In Reply: I thank Dr. Holmgren for the opportunity to clarify our study of ADHD in homeless veterans. For the sake of accuracy, we did not cite the studies by Susser and associates and Gomez and associates as purporting to demonstrate the persistence of ADHD symptoms into adulthood. In my view, the articles that were cited, along with others not cited, clearly establish the persistence of ADHD symptoms in many adults with childhood-onset ADHD.
Contrary to Dr. Holmgren's impression, we excluded patients with organic brain dysfunction due to any cause. We used a thorough physical and comprehensive laboratory examination along with at least three independently structured mental status examinations. Furthermore, we did not rely on self-reports alone to make the diagnosis of ADHD but scored all patients by DSM-III-R behavioral criteria, which we had the luxury of doing over a four- to six-month period. We had positive childhood documentation in 40 percent of the cases.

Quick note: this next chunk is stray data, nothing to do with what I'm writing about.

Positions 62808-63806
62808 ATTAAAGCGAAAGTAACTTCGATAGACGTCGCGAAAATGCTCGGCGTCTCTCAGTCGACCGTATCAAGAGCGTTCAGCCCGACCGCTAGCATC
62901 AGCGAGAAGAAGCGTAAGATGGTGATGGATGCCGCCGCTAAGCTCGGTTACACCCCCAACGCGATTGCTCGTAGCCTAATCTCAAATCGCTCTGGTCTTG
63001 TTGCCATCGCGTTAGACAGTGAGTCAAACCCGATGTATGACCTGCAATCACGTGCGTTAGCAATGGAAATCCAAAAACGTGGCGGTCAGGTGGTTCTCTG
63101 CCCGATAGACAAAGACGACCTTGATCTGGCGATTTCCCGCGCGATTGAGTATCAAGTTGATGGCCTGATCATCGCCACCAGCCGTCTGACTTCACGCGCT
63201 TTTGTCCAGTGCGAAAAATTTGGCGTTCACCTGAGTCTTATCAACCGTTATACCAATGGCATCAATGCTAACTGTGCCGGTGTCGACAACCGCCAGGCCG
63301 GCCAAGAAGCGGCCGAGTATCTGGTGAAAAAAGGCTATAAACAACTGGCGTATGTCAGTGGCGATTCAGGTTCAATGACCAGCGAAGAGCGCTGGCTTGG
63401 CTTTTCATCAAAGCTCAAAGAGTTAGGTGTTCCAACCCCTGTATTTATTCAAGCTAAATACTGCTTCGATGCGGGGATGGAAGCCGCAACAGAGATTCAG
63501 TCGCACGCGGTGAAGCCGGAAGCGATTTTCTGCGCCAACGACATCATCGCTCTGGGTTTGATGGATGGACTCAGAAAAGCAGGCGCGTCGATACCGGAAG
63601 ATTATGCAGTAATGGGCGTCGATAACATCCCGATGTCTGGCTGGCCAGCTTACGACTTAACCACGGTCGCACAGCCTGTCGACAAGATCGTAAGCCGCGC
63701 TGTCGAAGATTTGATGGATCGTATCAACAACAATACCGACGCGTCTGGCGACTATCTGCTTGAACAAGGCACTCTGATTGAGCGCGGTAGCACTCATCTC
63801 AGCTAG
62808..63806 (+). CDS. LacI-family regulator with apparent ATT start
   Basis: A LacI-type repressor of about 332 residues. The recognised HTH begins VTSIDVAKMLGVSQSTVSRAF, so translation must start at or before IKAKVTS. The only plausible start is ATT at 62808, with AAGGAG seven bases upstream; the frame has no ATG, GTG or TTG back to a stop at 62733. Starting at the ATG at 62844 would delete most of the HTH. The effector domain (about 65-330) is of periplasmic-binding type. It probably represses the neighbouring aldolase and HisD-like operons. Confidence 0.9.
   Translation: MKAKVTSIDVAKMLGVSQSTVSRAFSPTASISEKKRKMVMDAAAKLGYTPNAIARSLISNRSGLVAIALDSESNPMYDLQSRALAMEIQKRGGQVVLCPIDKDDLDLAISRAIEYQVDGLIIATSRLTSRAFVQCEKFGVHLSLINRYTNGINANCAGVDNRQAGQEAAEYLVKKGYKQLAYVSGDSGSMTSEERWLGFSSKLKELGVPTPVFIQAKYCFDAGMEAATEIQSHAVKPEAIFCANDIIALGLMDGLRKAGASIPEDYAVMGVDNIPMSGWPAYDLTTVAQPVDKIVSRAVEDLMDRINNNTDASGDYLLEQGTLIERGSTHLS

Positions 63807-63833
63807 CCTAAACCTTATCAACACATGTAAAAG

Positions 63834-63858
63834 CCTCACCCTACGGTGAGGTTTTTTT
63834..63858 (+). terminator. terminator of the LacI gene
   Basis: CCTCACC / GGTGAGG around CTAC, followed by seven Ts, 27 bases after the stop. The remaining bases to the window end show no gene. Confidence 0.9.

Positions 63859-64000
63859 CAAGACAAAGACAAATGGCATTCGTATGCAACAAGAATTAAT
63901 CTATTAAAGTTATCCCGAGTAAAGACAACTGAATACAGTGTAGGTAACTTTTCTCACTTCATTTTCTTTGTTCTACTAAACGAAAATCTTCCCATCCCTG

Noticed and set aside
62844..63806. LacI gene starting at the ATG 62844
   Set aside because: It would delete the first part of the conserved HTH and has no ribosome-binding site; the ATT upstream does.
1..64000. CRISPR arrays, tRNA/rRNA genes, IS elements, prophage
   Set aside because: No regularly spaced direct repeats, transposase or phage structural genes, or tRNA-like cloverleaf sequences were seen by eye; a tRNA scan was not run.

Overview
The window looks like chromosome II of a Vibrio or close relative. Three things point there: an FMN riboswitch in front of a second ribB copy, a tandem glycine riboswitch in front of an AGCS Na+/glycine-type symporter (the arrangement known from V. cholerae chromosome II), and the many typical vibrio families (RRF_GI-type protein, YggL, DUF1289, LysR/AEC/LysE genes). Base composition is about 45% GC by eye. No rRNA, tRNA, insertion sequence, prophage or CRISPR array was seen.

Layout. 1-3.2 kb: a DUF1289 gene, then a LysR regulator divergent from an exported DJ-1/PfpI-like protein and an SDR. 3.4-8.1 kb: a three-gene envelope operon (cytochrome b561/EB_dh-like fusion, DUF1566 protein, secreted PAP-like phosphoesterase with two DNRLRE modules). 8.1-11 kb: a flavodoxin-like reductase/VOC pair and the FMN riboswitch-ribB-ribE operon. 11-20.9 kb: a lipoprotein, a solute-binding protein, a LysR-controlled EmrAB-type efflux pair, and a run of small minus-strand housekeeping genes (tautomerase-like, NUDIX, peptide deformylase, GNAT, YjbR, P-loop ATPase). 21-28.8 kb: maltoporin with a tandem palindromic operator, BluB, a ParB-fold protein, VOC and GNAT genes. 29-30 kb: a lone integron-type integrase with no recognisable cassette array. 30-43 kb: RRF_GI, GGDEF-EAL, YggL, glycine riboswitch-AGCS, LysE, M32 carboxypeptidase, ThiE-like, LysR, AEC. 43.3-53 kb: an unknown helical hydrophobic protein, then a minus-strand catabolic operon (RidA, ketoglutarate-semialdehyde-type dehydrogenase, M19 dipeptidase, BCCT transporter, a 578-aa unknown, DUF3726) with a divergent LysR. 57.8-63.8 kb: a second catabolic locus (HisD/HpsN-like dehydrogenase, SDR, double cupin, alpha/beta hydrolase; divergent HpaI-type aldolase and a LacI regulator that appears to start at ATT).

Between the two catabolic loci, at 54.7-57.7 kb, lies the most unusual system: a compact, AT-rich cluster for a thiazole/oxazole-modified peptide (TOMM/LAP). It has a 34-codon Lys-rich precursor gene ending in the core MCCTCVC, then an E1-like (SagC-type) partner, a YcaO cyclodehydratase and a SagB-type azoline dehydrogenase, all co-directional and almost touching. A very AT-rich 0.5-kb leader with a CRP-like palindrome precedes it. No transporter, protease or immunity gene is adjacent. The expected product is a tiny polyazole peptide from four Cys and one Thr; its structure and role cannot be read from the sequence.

Once a diagnosis of ADHD was made, all other diagnoses became comorbid. Dr. Holmgren should know that the literature is clear that children, adolescents, and adults with ADHD are at greater risk for anxiety and substance use disorders.
Finally, Dr. Holmgren should read my earlier letter (1) and search his own experiences before describing our study as "superficial," and homeless persons who abuse substances as unsuitable for the study of ADHD.